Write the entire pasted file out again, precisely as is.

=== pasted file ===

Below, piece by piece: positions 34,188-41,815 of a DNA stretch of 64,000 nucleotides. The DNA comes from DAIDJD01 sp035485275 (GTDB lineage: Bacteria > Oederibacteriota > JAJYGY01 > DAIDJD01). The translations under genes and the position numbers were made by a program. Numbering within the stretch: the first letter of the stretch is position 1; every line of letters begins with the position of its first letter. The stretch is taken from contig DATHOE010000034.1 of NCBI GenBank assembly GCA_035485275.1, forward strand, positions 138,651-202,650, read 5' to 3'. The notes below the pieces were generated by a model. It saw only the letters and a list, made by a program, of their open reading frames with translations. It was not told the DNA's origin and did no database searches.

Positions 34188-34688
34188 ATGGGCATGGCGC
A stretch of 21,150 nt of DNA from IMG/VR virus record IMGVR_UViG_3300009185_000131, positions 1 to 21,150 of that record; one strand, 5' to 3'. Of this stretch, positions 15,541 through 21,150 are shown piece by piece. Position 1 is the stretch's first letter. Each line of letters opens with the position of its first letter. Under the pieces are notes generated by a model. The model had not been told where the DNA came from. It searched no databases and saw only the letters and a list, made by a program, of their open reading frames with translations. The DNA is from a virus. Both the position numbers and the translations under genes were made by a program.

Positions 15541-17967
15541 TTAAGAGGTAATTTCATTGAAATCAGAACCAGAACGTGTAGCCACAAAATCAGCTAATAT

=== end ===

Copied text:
Below, piece by piece: positions 34,188-41,815 of a DNA stretch of 64,000 nucleotides. The DNA comes from DAIDJD01 sp035485275 (GTDB lineage: Bacteria > Oederibacteriota > JAJYGY01 > DAIDJD01). The translations under genes and the position numbers were made by a program. Numbering within the stretch: the first letter of the stretch is position 1; every line of letters begins with the position of its first letter. The stretch is taken from contig DATHOE010000034.1 of NCBI GenBank assembly GCA_035485275.1, forward strand, positions 138,651-202,650, read 5' to 3'. The notes below the pieces were generated by a model. It saw only the letters and a list, made by a program, of their open reading frames with translations. It was not told the DNA's origin and did no database searches.

Positions 34188-34688
34188 ATGGGCATGGCGC
A stretch of 21,150 nt of DNA from IMG/VR virus record IMGVR_UViG_3300009185_000131, positions 1 to 21,150 of that record; one strand, 5' to 3'. Of this stretch, positions 15,541 through 21,150 are shown piece by piece. Position 1 is the stretch's first letter. Each line of letters opens with the position of its first letter. Under the pieces are notes generated by a model. The model had not been told where the DNA came from. It searched no databases and saw only the letters and a list, made by a program, of their open reading frames with translations. The DNA is from a virus. Both the position numbers and the translations under genes were made by a program.

Positions 15541-17967
15541 TTAAGAGGTAATTTCATTGAAATCAGAACCAGAACGTGTAGCCACAAAATCAGCTAATAT